What is a Total Ankle Replacement?

Geraldine broke her ankle in three different places 20 years ago. She says, “My only option then would have been a fusion, which would have given me no mobility.”

Today, a patient like Geraldine can undergo a total right ankle replacement and resume their normal activities without crippling arthritis pain. She says, “The biggest benefit of the procedure was that I can walk now. Before, I couldn’t without the use of a cane and extreme pain.”

Geraldine underwent the surgery in September 2020 with Sophia P. Davis, D.O., an orthopaedic surgeon specializing in foot and ankle surgery at Orlando Orthopaedic Center.

“I was very happy to have the option that Dr. Davis gave me. Now that I’m fully recovered, I feel great,” she says. 

You’ve probably heard about hip and knee replacement, but what is an ankle replacement and how can it help you return to your normal activities?

What is Total Ankle Replacement Surgery?

A specialist examines a patient for Total Ankle Replacement Surgery

In total ankle replacement surgery, a patient like Geraldine can have the damaged ankle joint removed by an orthopaedic surgeon and then replaced with an artificial joint. This procedure is also called ankle arthroplasty. 

The ankle joint has a big job to do, connecting the foot to the leg and handling major weight bearing loads. This joint movement allows the foot to flex up and down. The ankle joint is made up of a cartilage surface at the end of the shin bone (tibia) that joins with the cartilage covered surface of the ankle bone (talus). Total ankle replacement surgery cleans up the cartilage on these two surfaces and attaches a metal polyethylene joint surface to the remaining parts of the bone.

Total ankle replacement surgery is an alternative surgical approach to ankle arthrodesis, which is the ankle fusion procedure Geraldine referred to. This year, more than 4,000 patients in the U.S. will undergo total ankle replacement surgery. 

Geraldine is one example of the typical baby boomer patients who can benefit from total ankle replacement surgery. 

She says, “I definitely think this procedure changed my life.”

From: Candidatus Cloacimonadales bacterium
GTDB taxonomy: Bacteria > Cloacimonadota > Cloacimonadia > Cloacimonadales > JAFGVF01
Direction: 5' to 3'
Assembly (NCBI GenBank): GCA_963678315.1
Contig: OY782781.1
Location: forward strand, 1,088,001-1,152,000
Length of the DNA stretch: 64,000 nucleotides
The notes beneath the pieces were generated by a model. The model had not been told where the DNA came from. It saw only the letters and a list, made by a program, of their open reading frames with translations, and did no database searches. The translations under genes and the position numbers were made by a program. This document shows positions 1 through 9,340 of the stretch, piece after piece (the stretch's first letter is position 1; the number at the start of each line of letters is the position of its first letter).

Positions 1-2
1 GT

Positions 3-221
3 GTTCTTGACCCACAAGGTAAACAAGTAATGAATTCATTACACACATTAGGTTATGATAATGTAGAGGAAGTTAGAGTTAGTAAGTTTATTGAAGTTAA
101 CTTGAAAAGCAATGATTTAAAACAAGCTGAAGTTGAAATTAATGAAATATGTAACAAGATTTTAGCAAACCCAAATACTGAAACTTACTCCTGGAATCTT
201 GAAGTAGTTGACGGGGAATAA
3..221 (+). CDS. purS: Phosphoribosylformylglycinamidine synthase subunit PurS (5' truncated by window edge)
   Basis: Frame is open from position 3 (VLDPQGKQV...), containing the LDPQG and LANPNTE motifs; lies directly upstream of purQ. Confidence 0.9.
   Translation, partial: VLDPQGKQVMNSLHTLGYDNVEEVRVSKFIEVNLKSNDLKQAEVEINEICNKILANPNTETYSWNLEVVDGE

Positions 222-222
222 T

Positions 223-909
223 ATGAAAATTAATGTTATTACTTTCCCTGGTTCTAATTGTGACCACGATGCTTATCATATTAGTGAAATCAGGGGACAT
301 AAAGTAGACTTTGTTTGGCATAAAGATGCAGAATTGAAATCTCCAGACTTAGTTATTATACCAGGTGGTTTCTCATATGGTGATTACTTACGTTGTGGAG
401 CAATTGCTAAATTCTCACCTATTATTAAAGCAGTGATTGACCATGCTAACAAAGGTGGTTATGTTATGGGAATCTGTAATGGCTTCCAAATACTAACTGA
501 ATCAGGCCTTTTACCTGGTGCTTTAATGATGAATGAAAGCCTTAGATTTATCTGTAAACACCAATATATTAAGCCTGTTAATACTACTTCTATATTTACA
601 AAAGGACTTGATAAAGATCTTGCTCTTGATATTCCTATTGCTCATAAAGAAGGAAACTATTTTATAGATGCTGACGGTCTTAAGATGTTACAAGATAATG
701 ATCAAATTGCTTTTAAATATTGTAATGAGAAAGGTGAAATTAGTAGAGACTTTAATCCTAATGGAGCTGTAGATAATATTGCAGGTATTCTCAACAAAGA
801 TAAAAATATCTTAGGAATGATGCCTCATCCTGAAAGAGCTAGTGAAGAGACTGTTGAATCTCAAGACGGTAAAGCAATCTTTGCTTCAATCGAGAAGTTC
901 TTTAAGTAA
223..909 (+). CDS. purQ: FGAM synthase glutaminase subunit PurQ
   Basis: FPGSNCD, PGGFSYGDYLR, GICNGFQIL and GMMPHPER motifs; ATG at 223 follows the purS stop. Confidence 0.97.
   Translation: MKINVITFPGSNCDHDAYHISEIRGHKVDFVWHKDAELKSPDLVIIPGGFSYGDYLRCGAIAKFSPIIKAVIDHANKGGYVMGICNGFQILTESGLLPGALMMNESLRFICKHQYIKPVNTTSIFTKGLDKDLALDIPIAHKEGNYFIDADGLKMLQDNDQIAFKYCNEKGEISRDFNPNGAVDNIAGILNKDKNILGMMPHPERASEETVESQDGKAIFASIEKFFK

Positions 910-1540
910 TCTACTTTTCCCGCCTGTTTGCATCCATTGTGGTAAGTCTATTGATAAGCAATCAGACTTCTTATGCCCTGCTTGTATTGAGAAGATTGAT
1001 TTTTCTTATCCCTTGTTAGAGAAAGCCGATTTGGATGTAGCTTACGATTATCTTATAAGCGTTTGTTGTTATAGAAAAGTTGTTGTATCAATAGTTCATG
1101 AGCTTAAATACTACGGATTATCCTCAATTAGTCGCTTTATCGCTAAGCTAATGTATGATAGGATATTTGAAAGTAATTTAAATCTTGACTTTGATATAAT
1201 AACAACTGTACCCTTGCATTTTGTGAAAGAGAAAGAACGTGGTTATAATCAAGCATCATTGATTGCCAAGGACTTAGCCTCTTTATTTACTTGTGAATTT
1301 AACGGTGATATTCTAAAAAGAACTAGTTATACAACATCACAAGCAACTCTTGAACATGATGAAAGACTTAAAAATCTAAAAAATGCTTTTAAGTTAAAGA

Why is Total Ankle Replacement An Alternative to Ankle Arthrodesis?

Ankle arthrodesis, or ankle fusion can relieve pain, just like the total ankle joint replacement procedure. Total ankle replacement also relieves pain but the patients retain mobility in the joint. 

Ankle fusion removes the cartilage damaged by arthritis and then surgically aligns the ankle at 90 degrees. The orthopaedist uses a plate, or screws to fuse the joint in place. Over time, the bones mend themselves together.

Fusing the ankle bone in place does cause patients to lose ankle mobility. This leads to changes in how these patients walk. Over time, this adds wear and tear in other parts of the body. One study showed 10 years after the ankle arthrodesis procedure, 30% of patients experienced major complications, 51% had continued pain, and 66% experienced degenerative joint disease. 

In total ankle replacement the surgeon resurfaces the weight-bearing sections of the ankle joint where all the bones come together, replacing worn-out parts with a new artificial joint. This procedure is often recommended when, like in Geraldine’s case, there is severe ankle arthritis that has eroded the joint surface of the ankle. Pain develops, becomes constant, and worsens into a debilitating condition negatively affecting the life of the patient. 

Conversely, total ankle replacement does not disrupt the gait pattern of the affected person. The goal of this type of joint replacement surgery is to provide reasonable mobility, lessen pain, restore physical alignment, and replace the movement of the ankle joint. One study showed 83% of patients reported functional improvement and 73% reported occasional pain or no pain at all. The average range of motion was 18 degrees.

Why Would I Need Total Ankle Replacement Surgery?

A specialist reviews an x-ray before Total Ankle Replacement Surgery

Arthritis pain is the number one reason patients seek out total ankle replacement surgery. Inflammation, stiffness, and even difficulty walking are all reasons to seek out this surgery.  

The primary types of ankle arthritis include:

  • Post-traumatic arthritis that occurs after an injury
  • Rheumatoid arthritis, which is a kind of autoimmune disease affecting joints
  • Osteoarthritis is a wear and tear inflammation that often develops in older people

Typically, several therapies are recommended before surgery is prescribed for patients, particularly if they have mild or moderate arthritis. Anti-inflammatory medication, ankle braces, physical therapy, or even corticosteroid injections may help with the pain for a while. Severe arthritis, pain, difficulty walking, or continuing normal life activities are all good reasons to seek out surgery to replace the ankle joint.

Am I a Candidate for Ankle Replacement?

The typical candidate for total ankle replacement surgery has worked closely with their doctor to alleviate pain through a variety of conservative measures. The surgery candidate is typically over 60 years old and suffering from severe ankle arthritis. These candidates are typically in good health, and have healthy tendons and ligaments.

A patient with one or more chronic illnesses, like poorly controlled diabetes, or who is obese and a smoker is typically not considered for this surgery.  

Geraldine says, “Everything was extremely professional and Dr. Davis was very pleasant, so I truly had confidence in her.”